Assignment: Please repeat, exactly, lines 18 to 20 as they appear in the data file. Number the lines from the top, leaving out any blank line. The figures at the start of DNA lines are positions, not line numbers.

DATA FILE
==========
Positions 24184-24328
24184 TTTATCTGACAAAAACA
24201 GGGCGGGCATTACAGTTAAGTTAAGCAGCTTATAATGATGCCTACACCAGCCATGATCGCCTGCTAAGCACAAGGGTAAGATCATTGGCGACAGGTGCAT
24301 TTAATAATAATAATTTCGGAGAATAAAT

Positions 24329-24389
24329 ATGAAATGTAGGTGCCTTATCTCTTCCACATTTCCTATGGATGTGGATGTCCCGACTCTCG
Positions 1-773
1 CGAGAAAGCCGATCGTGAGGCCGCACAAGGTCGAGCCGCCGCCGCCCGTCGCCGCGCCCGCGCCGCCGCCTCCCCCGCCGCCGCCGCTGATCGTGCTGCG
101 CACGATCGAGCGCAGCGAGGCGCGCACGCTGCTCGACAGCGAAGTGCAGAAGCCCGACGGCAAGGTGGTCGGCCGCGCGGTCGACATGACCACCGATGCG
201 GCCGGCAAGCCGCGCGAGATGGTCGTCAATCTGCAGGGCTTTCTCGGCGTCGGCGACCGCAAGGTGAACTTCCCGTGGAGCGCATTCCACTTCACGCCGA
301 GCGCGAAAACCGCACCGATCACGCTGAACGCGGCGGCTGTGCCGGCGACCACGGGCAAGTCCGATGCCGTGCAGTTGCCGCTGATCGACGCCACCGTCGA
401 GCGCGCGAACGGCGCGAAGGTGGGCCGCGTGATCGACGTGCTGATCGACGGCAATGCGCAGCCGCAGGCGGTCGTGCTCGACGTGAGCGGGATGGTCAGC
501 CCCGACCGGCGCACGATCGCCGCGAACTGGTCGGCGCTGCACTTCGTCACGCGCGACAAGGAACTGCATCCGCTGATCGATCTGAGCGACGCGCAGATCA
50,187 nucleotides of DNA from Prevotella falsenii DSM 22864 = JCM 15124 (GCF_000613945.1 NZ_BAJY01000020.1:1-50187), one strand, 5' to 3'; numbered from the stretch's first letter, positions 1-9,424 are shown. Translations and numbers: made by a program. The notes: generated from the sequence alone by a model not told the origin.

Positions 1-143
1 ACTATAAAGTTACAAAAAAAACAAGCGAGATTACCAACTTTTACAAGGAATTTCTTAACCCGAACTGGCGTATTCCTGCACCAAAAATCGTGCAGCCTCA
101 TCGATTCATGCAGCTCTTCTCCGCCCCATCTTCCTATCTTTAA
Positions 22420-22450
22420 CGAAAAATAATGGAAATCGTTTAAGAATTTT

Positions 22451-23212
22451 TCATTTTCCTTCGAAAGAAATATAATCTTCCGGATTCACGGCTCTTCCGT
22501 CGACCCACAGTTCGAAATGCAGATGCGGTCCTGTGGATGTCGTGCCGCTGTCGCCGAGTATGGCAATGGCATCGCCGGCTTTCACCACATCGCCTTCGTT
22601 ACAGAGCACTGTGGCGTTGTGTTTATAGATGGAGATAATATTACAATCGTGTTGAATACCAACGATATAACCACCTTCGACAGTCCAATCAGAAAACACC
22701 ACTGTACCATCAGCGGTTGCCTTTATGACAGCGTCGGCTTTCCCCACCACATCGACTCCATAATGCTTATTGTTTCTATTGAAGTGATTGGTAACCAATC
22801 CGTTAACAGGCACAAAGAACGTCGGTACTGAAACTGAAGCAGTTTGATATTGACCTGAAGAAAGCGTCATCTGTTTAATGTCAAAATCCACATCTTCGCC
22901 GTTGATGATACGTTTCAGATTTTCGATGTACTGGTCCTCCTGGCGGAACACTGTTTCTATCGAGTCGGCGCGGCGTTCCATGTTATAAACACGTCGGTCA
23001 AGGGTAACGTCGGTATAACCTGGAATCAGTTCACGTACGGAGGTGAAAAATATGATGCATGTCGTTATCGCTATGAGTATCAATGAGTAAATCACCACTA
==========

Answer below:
Positions 22420-22450
22420 CGAAAAATAATGGAAATCGTTTAAGAATTTT

Positions 22451-23212